Pro-Lifers Can’t Forget: It’s Our Duty to Protect the Elderly, Sick and Dying

National   Sarah Zagorski   Jun 28, 2014   |   9:42AM    Louisville, KY

On Friday morning, attendees of the National Right to Life Convention heard some of our Nation’s leading experts in the “Bioethics War on Humans” debate. They discussed ways to protect our elderly, terminally ill and sick, from a society that increasingly favors killing rather than curing sickness. The team of experts also elaborated on the ideologies that lead the charge in these discussions.

The first speaker, Wesley J. Smith, Ph.D, who is a renowned author, lawyer, and bioethicist, began by mentioning some key terms that we must become familiar with to understand the bioethics war on humans. Those who believe in killing rather than curing in America are often called, mercy killers, assisted suicide proponents, and right to die advocates. While some of these individuals genuinely believe they are alleviating suffering, the path they are leading us down have very damaging ramifications.

elderlypatnt4bSmith reviewed medical proposals from Ivy League Universities, like Harvard, which mention sick and dying patients donating their organs before being declared medically dead. Smith said that while this has not occurred in America, these proposals are not as uncommon as one might think. He said that this is because our society is adopting ideologies similar to that of secular philosopher, Peter Singer, who supports euthanasia, abortion and assisted suicide.

Another speaker during the session was Burke Balch, J.D., who is the Director of Robert Powell Center for Medical Ethics, the bioethics arm of National Right to Life. He dynamically began his talk by comparing two ancient Greeks. The first was Hypocrites of Cros, who is often referred to as the “father of modern medicine” and is known for coining the Hippocratic oath. For thousands and thousands of years, medical professionals took this sacred oath and promised to respect the dignity of every human being.

During the session, Balch quoted anthropologist, Margaret Mead, to describe the inception and the impact of this oath on society–

            For the first time in our tradition there was a complete separation between killing and curing. Throughout the primitive world, the doctor and the sorcerer tended to be the same person. He with power to kill had power to cure, including specially the undoing of his own killing activities. … With the Greeks, the distinction was made clear. One profession, the followers of Asclepius, were to be dedicated   completely to life under all circumstances, regardless of rank, age, or intellect – the life of a slave, the life of the Emperor, the life of a foreign man, the life of a defective child. . . This is a priceless possession which we cannot afford to tarnish, but society always is attempting to make the physician into a killer – to kill the defective child at birth, to leave the sleeping pills beside the bed of the cancer patient. . . . It is the duty of society to protect the physician from such requests.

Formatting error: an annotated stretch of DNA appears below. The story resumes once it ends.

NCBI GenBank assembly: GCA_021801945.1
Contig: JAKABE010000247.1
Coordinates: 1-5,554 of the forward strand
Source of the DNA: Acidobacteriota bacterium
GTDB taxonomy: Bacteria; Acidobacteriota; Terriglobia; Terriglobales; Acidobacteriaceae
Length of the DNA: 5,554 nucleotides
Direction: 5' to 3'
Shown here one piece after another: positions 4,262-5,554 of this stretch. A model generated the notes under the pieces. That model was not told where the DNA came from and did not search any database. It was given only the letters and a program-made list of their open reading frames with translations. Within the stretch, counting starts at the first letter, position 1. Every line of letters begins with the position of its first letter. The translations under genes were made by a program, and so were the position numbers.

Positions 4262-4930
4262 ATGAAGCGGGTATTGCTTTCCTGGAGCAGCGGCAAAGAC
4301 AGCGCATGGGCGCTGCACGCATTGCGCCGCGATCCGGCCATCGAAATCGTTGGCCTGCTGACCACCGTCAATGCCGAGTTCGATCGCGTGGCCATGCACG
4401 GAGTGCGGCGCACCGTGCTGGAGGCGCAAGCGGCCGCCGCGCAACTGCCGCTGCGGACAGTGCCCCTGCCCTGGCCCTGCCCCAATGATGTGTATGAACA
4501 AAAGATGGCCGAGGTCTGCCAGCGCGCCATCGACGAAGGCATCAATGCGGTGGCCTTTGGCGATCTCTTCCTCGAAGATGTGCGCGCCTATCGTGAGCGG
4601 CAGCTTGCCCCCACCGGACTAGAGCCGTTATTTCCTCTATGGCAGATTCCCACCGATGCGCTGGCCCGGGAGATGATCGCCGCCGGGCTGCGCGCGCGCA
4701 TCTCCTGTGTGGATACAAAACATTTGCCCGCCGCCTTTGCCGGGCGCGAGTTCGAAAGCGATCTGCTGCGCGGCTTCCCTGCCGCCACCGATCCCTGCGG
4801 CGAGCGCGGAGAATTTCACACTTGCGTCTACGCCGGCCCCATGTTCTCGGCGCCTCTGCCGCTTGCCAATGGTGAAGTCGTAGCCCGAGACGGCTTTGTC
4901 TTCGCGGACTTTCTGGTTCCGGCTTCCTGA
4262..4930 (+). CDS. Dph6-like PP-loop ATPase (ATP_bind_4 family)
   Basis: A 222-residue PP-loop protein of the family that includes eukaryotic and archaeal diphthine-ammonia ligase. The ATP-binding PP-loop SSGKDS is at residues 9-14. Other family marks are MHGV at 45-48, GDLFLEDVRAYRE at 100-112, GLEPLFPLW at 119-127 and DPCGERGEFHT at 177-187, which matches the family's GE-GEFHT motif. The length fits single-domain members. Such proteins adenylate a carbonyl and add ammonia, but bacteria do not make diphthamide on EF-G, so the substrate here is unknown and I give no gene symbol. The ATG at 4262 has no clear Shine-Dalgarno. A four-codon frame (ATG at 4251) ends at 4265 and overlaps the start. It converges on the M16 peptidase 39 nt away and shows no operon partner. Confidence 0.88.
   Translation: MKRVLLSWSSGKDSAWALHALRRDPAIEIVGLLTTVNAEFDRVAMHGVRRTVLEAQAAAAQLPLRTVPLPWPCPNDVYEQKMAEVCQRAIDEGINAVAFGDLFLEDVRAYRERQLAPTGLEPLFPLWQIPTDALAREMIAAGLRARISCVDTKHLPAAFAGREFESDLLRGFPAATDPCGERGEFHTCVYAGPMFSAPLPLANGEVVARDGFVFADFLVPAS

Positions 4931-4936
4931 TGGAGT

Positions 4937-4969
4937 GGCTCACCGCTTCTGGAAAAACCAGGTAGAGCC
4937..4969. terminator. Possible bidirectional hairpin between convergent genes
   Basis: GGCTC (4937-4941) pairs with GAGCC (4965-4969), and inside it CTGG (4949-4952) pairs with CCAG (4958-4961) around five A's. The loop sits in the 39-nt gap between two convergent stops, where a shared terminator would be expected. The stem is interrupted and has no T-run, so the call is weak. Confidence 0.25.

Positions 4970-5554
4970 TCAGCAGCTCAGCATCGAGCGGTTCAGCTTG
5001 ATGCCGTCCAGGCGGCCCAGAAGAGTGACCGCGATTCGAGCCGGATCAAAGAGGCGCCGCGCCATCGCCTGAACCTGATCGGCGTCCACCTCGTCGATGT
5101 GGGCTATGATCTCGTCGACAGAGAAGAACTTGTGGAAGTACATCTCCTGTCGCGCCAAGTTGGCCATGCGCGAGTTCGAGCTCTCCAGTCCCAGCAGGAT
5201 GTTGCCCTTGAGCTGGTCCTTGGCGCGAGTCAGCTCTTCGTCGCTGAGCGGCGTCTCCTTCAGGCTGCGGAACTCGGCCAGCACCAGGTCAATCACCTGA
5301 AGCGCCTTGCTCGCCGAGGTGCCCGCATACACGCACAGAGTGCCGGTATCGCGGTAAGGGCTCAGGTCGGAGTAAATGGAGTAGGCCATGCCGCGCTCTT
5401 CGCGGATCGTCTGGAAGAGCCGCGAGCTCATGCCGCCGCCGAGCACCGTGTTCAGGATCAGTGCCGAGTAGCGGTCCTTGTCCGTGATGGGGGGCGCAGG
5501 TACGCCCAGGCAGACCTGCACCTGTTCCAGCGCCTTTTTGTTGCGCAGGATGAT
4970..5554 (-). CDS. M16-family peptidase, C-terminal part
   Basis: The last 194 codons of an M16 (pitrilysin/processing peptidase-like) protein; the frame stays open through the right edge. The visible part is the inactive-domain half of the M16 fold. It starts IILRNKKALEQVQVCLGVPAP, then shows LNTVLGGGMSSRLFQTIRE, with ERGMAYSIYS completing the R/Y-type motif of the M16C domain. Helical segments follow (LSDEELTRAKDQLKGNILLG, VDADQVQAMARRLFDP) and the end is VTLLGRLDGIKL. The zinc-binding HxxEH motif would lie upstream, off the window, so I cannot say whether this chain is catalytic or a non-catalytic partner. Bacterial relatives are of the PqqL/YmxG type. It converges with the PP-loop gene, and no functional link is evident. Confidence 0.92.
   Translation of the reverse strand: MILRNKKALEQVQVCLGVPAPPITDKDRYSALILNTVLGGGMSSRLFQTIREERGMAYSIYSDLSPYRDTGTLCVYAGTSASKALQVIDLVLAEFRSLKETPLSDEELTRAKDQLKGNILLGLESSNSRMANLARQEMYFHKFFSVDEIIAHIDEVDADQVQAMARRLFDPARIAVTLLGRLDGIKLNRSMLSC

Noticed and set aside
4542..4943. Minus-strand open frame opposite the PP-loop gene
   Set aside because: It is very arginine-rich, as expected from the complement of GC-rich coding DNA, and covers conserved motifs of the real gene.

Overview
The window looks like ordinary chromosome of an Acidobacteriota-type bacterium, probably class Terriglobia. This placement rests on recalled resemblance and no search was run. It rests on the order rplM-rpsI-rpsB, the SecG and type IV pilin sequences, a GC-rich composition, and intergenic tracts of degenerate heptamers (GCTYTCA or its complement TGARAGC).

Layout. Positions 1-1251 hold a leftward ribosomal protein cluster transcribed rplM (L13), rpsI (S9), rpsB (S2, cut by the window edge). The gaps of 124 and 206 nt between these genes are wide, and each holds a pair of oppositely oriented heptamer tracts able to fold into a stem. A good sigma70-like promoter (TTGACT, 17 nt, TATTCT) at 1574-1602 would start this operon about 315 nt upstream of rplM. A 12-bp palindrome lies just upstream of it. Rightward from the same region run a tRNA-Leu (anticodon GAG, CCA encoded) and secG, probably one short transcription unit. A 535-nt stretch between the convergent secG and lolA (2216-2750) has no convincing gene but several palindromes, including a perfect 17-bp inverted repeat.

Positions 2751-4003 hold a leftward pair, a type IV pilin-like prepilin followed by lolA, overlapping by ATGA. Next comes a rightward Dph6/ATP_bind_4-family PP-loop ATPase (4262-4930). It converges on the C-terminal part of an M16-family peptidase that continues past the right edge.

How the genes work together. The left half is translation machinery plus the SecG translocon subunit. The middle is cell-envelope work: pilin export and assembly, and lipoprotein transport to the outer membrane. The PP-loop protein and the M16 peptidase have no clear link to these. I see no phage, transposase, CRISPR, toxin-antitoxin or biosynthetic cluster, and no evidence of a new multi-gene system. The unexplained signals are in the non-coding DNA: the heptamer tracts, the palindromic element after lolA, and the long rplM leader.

The second Greek scholar he mentioned was Plato, who many study for guidance in philosophy. However, some are unaware that in book three of Plato’s Republic, he writes this concerning good physicians:

            “They will minster to better natures, giving help to both soul and body. But those   who are diseased in their body they will leave to die, and the corrupt and  incurable souls they will put an end to themselves.

The dramatic differences between these two ethics are what we see warring in our nation today. Balch elaborated by saying that the frightening thing about our society is that in the medical schools across America, doctors are no longer taking the Hippocratic oath, nor are they told to ask the question, “how to treat”, but instead, “whether to treat”. America is teaching their physicians to consider the cost of the treatment first, and whether the money is worth the life of their patient. This is putting medical professionals in a place where they are told that making ‘quality of life’ judgments is their job.

During the session, Balch said that while there are fundamental differences between the views and practices of the death advocates that exist now in the medical profession, and the ones that dominated Europe seventy-five years ago during the Holocaust, their quality of life ethic is the same.

He said it is critical that we understand that the actual application of their ethic is extremely subjective and very arbitrary. Balch argued that this is because humanity exists on a continuum of our degree of mental mobility, and on a continuum of physical health. The issue of where you draw the line of whether a particular persons life if worth living, or a particular life is not worth living, is something of a gut instinct or of a consensus among doctors.

Lastly, Balch discussed how Obamacare is forcing physicians and health care providers to ration health-care. This is why many are leaving the health profession. Some doctor’s are uncomfortable deciding who receives treatment and who doesn’t, while others are arrogantly making God-like decisions.

Balch emphasized that ultimately Obamacare is designed to prevent us from using our own money to help our sick and dying loved ones. He closed his sobering message by reiterating how important our obligation is to our families to protect and guard them from all of the evil lurking within our own nation.